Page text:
What My Marriage Counselor Asked

By Jan Steen, from Wikimedia

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Nearly 25 years ago, a marriage counselor asked me a simple question. Four words, and it changed my life.

I had been in and out of this relationship for several years. First we hung out, then we hung it up. We lived together on a commune, we moved out and then moved apart. We saw others, we moved back in together. We separated, got married, then separated again. It was your typical troubled hippie relationship, circa 1970s.

Through all of it, there was a stew of anger simmering on a back burner. We had no idea what was fueling it, so we did the logical thing: we pretended it wasn’t there. Well, watched pots may never boil, but let me tell you, it’s the unwatched ones that seethe and roil out of sight, and, from time to time, explode. When they do, anyone nearby gets burned. There was never any actual violence, even verbal abuse, but the pain we inflicted on each other was real enough.

After one particularly bad scalding, we agreed to see a marriage counselor. Our first session started like a court hearing, with me as the prosecutor rattling off the charges against my then-wife. I was more like a cross between a prosecutor and an earnest shrink, actually. “Charge #1 [fill in the blank]; Why did she do that?” “Charge #2; I don’t understand why she did such a terrible thing!” Repeat for charges 3-12. Why? Why? WHY?!

Finally, I turned to the judge/marriage counselor and pleaded: “I don’t understand how she can say she loves me and still do these things that are so hurtful!”

The counselor had the quiet hand-wringing demeanor of Gabriel Byrne’s character, Paul Weston from In Treatment. He appeared to mull over my question and then sat upright in his chair.

“I’m not really interested in why she does those things,” he said, slowly. “What I want to know is: Why do you stay?”

Two days later I moved out. We got a divorce and that was that.

It’s the same with climate deniers. (Stay with me, here.)

Why do good, smart people like MJ’s own Kevin Drum continue to debate those who insist global warming isn’t caused primarily by human action? It’s not like the facts aren’t out there. This is settled science (as far as science can ever be considered settled). A list-serv of enviro-journo types to which I belong recently went through a small spasm along these same lines: “How can we best convince doubters that global warming is real?”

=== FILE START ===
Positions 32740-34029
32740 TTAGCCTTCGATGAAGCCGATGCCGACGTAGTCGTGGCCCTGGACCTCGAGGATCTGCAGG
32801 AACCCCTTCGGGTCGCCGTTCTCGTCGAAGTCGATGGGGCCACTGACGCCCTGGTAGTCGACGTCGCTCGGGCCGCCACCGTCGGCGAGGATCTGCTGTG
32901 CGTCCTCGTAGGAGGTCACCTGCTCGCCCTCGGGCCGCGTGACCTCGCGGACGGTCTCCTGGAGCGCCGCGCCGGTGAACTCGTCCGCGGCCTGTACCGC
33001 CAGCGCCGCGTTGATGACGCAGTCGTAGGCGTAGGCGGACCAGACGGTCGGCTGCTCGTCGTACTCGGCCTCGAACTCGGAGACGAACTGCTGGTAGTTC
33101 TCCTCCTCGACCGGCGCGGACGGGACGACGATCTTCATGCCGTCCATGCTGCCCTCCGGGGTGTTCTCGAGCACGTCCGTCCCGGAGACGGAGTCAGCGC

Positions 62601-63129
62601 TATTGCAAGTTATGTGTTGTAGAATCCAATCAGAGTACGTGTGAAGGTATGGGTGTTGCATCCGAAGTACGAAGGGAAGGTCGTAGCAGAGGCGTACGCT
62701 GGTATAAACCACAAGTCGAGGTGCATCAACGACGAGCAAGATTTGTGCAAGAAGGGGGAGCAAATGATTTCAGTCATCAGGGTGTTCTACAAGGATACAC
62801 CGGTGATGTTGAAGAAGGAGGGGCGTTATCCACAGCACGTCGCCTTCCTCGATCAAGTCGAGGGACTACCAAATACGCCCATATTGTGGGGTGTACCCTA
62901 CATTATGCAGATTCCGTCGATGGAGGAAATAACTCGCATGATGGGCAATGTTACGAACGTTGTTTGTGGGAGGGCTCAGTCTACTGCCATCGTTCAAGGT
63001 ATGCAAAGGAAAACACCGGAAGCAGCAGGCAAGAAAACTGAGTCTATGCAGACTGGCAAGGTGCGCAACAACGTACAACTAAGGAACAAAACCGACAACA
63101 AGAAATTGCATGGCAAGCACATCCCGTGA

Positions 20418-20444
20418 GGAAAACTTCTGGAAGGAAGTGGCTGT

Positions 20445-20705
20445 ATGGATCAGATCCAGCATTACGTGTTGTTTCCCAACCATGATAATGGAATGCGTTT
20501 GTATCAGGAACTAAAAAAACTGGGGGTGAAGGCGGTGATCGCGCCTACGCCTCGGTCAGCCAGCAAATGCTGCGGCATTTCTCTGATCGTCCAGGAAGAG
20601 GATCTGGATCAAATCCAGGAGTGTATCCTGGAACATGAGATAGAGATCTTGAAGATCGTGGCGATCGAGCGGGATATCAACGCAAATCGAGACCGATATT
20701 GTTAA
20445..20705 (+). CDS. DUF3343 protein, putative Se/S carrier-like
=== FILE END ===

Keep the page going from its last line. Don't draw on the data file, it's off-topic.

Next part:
Once upon a time that was a legitimate question. No more.

Like the marriage counselor’s reaction to me digging into my former-wife’s motivations, I’ve lost interest in what motivates climate deniers. Religion? Politics? Money? I don’t know and I don’t care. The battle between those who accept global warming and those who don’t is like a really bad marriage where the two sides bicker endlessly over who’s right. This marriage cannot be saved. It’s time for a divorce.

Journalists and others need to turn our attention to solutions. Debating solutions to global warming is a sign of a healthy relationship. All sides have a common baseline and can help each other figure out where we need to go from here.

Politically, massive resources should be used to defeat everyone in Congress who still wants to debate the modern equivalent of “Is the earth really round?” We need to divorce pols who are divorced from reality, and the proper venue for that is the ballot box (or in some cases the recall petition).

And then, we need to get on with our lives, with creating solutions to the largest problem facing us: global warming

All I can say for sure is that it worked for me.

Once I stopped debating deniers I met this really wonderful energy source named solar power. We’ve been seeing each other pretty regularly for several months now.

I’m happy to say I think it’s serious.

 

Osha Gray Davidson covers solar energy for The Phoenix Sun, and is a contributing blogger for Mother Jones. He edited The Climate Bill: A Field Guide. For more of his stories, click here.

 

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